March 8 – Disgraced Confederation of African Football president Ahmad Ahmad has lost his appeal against his FIFA ban for corruption but has won a reduction in the length of that ban from five years to two.
He has also had his financial penalty reduced from CHF200,000 to CHF50,000.
It is a remarkable turnaround in fortune for the former African leader who failed to even manage a four-year term as leader of CAF and who has had multiple allegations of corruption and sexual harassment made against him, but could still return to the corridors of football power in two years.
None of the allegations of sexual impropriety made against Ahmad have been ruled on by FIFA but investigations are known to have been conducted by FIFA Ethics. The findings of FIFA investigators were apparently dismissed from being included in the original case against Ahmad, of which he was found guilty and sentenced. It is unclear whether further sanctions could come from the sexual harassment investigation or whether FIFA will sweep those allegations under an already lumpy carpet when it comes to Ahmad.
It is ironic that FIFA’s general secretary Fatma Samoura will tomorrow the opening address at a sports integrity female leadership webinar the day after one of its most notorious elected official has been given a shortened pathway back to the sport that has served him so well.
That pathway will not be soon enough to allow Ahmad to participate in the CAF presidential elections – doubtless eliciting a huge sigh of relief in Zurich, if there was any real doubt that Ahmad would be readmitted with open arms to the FIFA family.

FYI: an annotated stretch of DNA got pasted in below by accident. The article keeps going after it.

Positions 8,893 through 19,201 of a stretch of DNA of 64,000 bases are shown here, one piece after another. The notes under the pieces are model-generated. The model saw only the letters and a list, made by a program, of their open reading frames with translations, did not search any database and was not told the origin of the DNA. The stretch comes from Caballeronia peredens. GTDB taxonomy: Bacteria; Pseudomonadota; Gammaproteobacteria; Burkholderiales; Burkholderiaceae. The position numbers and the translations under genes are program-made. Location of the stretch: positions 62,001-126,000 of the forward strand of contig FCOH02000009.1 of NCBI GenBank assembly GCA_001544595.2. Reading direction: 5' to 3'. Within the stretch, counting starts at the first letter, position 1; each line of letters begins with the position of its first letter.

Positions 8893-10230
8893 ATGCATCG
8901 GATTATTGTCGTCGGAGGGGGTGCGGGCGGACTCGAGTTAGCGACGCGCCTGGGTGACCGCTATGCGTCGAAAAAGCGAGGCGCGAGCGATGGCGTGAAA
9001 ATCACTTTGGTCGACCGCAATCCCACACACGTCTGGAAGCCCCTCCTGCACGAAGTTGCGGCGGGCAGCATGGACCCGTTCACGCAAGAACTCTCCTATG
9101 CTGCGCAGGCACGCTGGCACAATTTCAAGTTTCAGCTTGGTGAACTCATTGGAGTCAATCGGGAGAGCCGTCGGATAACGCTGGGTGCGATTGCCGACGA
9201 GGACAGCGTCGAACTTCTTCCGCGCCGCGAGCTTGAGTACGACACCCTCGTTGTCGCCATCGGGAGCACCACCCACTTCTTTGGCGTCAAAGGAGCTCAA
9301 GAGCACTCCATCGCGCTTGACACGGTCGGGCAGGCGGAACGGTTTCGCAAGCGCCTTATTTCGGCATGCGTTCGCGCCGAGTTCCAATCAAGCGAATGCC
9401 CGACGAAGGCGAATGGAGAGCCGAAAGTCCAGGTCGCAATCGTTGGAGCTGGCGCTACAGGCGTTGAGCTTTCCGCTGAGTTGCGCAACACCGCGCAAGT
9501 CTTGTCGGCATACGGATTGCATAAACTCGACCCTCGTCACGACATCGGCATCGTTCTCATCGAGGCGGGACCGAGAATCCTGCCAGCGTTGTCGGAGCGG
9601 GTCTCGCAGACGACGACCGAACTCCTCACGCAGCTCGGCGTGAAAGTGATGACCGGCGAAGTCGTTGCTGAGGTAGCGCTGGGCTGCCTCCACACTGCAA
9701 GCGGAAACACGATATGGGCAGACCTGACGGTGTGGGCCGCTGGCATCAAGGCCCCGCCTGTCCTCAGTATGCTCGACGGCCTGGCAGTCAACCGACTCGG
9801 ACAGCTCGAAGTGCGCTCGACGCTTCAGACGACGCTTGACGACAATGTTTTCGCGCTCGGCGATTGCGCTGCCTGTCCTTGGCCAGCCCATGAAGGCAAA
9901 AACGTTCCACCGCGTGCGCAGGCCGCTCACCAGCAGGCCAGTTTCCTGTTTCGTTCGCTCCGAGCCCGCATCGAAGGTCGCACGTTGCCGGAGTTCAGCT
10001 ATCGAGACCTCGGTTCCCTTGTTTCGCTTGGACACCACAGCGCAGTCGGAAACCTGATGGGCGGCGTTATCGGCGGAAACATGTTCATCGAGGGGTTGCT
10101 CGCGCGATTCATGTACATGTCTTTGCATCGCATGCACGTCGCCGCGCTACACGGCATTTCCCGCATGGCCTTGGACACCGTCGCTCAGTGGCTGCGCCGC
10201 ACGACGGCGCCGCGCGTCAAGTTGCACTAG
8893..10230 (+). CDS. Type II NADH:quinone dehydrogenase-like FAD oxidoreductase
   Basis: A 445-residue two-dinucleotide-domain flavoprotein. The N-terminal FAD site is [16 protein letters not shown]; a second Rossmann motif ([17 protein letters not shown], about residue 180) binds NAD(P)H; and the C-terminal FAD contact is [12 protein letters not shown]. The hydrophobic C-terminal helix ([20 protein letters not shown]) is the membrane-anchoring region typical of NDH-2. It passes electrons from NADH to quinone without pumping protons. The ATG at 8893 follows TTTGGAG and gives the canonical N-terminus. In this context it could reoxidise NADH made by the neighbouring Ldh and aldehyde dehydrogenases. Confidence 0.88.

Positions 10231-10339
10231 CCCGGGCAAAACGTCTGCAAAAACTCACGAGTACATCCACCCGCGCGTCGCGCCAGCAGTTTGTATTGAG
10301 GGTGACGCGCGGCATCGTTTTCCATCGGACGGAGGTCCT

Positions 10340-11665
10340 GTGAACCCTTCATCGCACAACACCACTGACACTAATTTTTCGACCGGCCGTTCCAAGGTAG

In a statement CAS said it “found M. Ahmad guilty of violating the FCE for the following offences:
- – Violation of articles 20 and 28 FCE: failure to record various financial transactions, acceptance of cash payments, bank transfers of bonuses and indemnities without a contractual or regulatory basis;
- – Violation of articles 20, 25 and 28 FCE: distribution of gifts and misappropriation of funds (use of CAF’s money to help finance an invitation to a pilgrimage to Mecca (Umrah) in favour of certain presidents of national federations, an invitation which was not directly related to football; contrary to the rest of the decision, this offence was only retained by a majority of the Panel and not unanimously)”
However Ahmad was cleared of any breach of FIFA Ethics rules over the now infamous equipment supply contract with French company Tactical Steel. CAS said “the Panel considers that the documents in the file do not support the conclusion that Mr. Ahmad would have received any personal benefit, in particular in the context of the transaction with Tactical Steel for the equipment for the 2018 African Nations Championship (no breach of the duty of loyalty and no abuse of power).”
That along with whether Ahmad will ever be brought to account over the sexual harassment allegations will continue to raise questions over his and FIFA’s dealings in the name of CAF under the Gianni Infantino presidency.
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